Hello there, I was going to do some bits on the van today but it has started to rain so I thought I'd come and update the blog.
The reason we decided to buy a camper van was so that we could get away for the odd weekend wth the dog without going through the grief of have to explain to B and B owners that the dog was well behaved and wouldn't chew their house up. Or having to pay stupid prices for a weekend in a run down cottage with damp running down the walls and no heating just because thats the only place we could rent that would allow dogs.
So we started by having a look around the local campervan sales places, but soon realised that their prices were an awful lot more than we could afford. So the next idea was to buy an older panel van, Transit or LDV, that we could convert but once again we found that the only ones we could afford were either ex builders vans that had taken more beatings than the average ginger step child or were ex courier vans that had done moon miles!
So there we were looking on ebay when we spotted an advert for a 1983 CF Bedford Trailblazer with an elevating roof that looked like the sort of van we could get on with, the main reason for this was the fact that we could afford it!
The advert stated that it had not been used for a couple of years and had a few issues, mainly with the bodywork, and the fact that the roof got a couple of problems at the rear end. So we contacted the seller and made an oppointment to go and see the van on the following Saturday. The seller said that he wouldn't be there but the keys would be left behind the cottage under a brick. When we arrived the van was sitting in the sun looking a bit neglected. After locating the keys, we had a good look round,got the engine running and decided that this was the van for us. We contacted the seller,agreed a price and sent off the cheque.
The next thing was to arrange collection of the van,which was in Suffolk, 110 miles away from us in Bedfordshire.
So we had a look at the various options to get it home, towing it or hiring a trailer or take a chance and drive it home but eventually decided that the best way was to have it collected by a recovery company. So we asked around and were given the number of a local firm, who when asked gave us a price of £165 to bring the old girl home the following thursday.
So Thursday morning arrived and at the alloted time I went up to the recovery firms depot to meet the driver and go get the van. When I got there the recovery driver asked if I knew the way or should we put our faith in the magic of Tom Tom. I replied that I had bought a map and handed it over only to see his face drop. He quickly dissapeared upstairs to his office and returned a couple of minutes later saying that he hadn't realised that it was that far, even though we had given him the postcode when we first contacted him, and the price would now be £350!!!!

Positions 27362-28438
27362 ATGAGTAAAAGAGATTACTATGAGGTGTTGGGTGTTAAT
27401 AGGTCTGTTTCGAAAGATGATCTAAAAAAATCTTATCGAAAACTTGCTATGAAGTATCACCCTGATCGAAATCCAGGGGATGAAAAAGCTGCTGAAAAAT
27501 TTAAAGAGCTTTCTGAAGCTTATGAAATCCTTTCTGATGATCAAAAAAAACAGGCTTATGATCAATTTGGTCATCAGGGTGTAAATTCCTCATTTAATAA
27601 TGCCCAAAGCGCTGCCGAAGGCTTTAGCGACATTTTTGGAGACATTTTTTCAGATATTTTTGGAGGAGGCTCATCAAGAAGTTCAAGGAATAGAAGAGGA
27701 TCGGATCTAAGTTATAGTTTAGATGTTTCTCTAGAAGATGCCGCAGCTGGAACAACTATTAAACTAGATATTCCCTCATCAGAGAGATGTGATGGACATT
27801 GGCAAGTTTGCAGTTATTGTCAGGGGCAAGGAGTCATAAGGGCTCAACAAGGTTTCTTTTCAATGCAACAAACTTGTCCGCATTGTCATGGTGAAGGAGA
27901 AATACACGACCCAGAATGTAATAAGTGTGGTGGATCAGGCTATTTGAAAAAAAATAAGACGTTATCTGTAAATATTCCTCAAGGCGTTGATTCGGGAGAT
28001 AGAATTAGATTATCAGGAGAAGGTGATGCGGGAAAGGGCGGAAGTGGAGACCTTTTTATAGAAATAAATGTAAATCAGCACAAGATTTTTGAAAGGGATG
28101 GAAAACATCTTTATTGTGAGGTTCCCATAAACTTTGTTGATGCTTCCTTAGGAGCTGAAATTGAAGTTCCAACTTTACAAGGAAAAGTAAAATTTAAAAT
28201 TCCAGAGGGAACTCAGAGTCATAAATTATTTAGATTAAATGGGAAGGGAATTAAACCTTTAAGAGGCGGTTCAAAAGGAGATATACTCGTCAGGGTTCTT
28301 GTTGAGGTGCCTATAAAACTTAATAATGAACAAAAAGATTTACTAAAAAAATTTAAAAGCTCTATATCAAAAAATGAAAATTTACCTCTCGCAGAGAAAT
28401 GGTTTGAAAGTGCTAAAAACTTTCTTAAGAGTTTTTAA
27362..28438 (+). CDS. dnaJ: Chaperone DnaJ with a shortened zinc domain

Needless to say we parted company soon after with the van still sitting in Suffolk and us no closer to getting it to Bedfordshire.
I then thought that I had better let the seller know that there was a problem only for him to tell me that his local garage did recovery and he would get us a price. He called me back a few minutes later with the price of £170 and said that it could be delivered that evening,.
Well I couldn't say no could I?
So at 7.45 pm we took delivery of our first camper.

Now, we have been told that there is quite a following for the CF Bedford and there is quite a good site devoted to the ownership of said vans, so we soon tracked it down and became members.
Well that enough for now, I'll be back soon with further updates.
Cheers ,Derek

Wednesday, 8 September 2010

Lets start at the begining

Hello there, if there is anybody there, welcome to my blog.
This is hopefully going to be an account of the restoration of our 1983 CF Bedford camper.
We are not going for a full concours type of restoration just enough so that we can put the van back on the road and be able to use it for weekends away and still be able to park it in the supermarket carpark with out worrying if it has been damaged by a runaway trolly.
We bought the van a couple of weeks ago through ebay and had it collected from Suffolk and brought to our home in bedfordshire. This in its self proved to be harder than expected as the recovery company that we first contacted to do the job gave us a resonable quote but on the morning of recovery they decided that they had misscalculated and told us that it had more than doubled in price!
This would have meant that the recovery would have cost almost much as the van!
Well thats the start, I will be back later with some of the pics that we have taken so far and a bit more info on what is required to put the old girl back on the tarmac.